Feeding a growing population while reducing the environmental impact is an urgent challenge, but a major international conference at Swansea University will help by bringing together experts in integrated pest management. They will discuss new approaches to managing insect pests which will cut reliance on harmful chemical insecticides.
Pests destroy up to 40 per cent of global crops and cost $220 billion in losses, according to the United Nations Food and Agriculture Organisation. Climate change increases the threat further as it makes it more likely that invasive pests can move into new territory.
Integrated pest management (IPM) is based on the principle that environmental issues and food production are inextricably linked.
It aims to encourage healthy crops with the least possible disruption to agricultural ecosystems. It focuses on natural pest control mechanisms and involves biological, cultural, physical and chemical tools being used together in a way that minimises economic, health and environmental risks.
To be effective, IPM also requires different sectors to work together, especially industry, academia and regulatory authorities.
Technology has transformed the field of pest control in recent years. Drones, electronic sensors, robotic crop inspectors and satellite imagery are becoming widely used to protect crops.
Against this background, the Swansea event could not be more timely. The aim is to bring together everybody involved in the agribusiness chain, to present and discuss new innovations and how they are being implemented in crop protection.
Entitled “New IPM: A Modern and Multidisciplinary approach to Crop Protection”, the conference runs from 12-14 September. It is being hosted and organised by Swansea University in partnership with the International BioControl Manufacturers Association UK.
Amongst the topics that will feature are:
• Pest and disease monitoring
• Increasing plant growth and resilience
• Biopesticides - natural alternatives to chemical pesticides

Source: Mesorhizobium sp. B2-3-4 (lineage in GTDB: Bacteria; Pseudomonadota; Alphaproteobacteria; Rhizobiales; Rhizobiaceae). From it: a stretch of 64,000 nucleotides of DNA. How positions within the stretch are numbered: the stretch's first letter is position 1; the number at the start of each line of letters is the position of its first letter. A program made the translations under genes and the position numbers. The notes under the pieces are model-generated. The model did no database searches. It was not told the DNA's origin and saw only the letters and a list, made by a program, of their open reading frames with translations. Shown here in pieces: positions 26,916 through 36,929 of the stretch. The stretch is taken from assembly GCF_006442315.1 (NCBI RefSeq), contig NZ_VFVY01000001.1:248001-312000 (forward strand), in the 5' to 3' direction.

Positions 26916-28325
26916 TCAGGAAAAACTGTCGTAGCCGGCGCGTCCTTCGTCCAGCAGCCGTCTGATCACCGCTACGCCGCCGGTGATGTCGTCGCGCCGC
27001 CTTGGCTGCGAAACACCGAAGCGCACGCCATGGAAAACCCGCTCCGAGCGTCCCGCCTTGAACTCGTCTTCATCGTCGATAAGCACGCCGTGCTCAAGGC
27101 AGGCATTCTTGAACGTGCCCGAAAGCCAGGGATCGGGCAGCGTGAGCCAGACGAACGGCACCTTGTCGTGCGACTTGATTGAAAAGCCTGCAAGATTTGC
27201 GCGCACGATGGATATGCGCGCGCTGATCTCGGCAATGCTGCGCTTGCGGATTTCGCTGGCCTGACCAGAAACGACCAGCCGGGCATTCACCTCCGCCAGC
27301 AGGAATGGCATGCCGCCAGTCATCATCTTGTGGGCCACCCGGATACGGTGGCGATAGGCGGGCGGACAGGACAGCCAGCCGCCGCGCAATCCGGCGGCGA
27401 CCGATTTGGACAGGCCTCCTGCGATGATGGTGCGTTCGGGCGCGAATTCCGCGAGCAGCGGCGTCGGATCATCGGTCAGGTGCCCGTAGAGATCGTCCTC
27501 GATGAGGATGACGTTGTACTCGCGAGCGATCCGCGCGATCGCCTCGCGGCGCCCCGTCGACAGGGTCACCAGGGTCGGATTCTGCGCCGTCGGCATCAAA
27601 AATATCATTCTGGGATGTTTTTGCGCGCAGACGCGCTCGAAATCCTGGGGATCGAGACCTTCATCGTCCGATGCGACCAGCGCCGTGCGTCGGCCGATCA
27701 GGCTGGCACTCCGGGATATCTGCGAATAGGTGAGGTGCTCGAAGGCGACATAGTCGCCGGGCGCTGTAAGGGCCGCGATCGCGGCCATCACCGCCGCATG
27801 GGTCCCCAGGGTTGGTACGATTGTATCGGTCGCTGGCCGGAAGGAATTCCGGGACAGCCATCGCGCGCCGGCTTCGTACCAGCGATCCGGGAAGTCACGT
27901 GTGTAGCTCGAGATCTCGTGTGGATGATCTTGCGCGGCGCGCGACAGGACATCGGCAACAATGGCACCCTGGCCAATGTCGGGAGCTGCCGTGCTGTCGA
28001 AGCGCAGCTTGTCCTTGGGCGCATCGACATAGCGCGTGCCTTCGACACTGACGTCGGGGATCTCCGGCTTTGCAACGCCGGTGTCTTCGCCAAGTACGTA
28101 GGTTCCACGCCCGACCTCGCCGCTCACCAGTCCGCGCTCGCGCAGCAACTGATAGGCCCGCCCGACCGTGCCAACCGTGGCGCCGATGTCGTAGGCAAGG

• How different natural pest control measures can work together for greater impact
• Strains of microbes that have been identified but not yet fully assessed for their potential
• Networking and funding opportunities
The main conference programme runs on 12th and 13th September. This is followed on 14th by a networking event, organised by Swansea University’s Research and Innovation Services, which will be an opportunity for academics and businesses to forge links, with sessions on funding opportunities from UK and EU sources.
Professor Tariq Butt of Swansea University, who is organising the event, said:
“IPM is essential if we are to protect our food supply and our environment, which are two sides of the same coin.
The problem is that too often IPM discussions focus on individual elements, such as the role of beneficial species or biopesticides, rather than the whole picture.
At a practical level implementation of IPM relies on a whole set of accurate, timely and appropriate information, passed to a properly trained decision-maker who, ultimately, has access to a pest-management toolkit that is fit-for-purpose.
To make all of this happen, it requires a combined effort and the collaboration of industry, academia and the regulatory authorities.
This conference will provide an opportunity for representatives from all of these stakeholders to communicate and build productive relationships. This will help us develop a new approach to IPM, which is essential if we are to succeed in protecting our food and our environment.
We will also be revealing plans for the region's first Natural Products BioHUB, a collaboration between industry and academia to develop new natural products and businesses, creating jobs and training opportunities."
Dr Ian Baxter of the International Biocontrol Manufacturers Association UK (IBMA UK) said:
‘’IBMA UK is delighted to be co-organising this event with Swansea University. The last two years have been particularly challenging for all of us, but this has not been reflected in a slow-down in the rate of technology adoption by growers – if anything, it has been expedited by the obvious pressures on resources.
This is a perfect moment to get together and exchange information on the latest advances in New IPM.’’
Information about the conference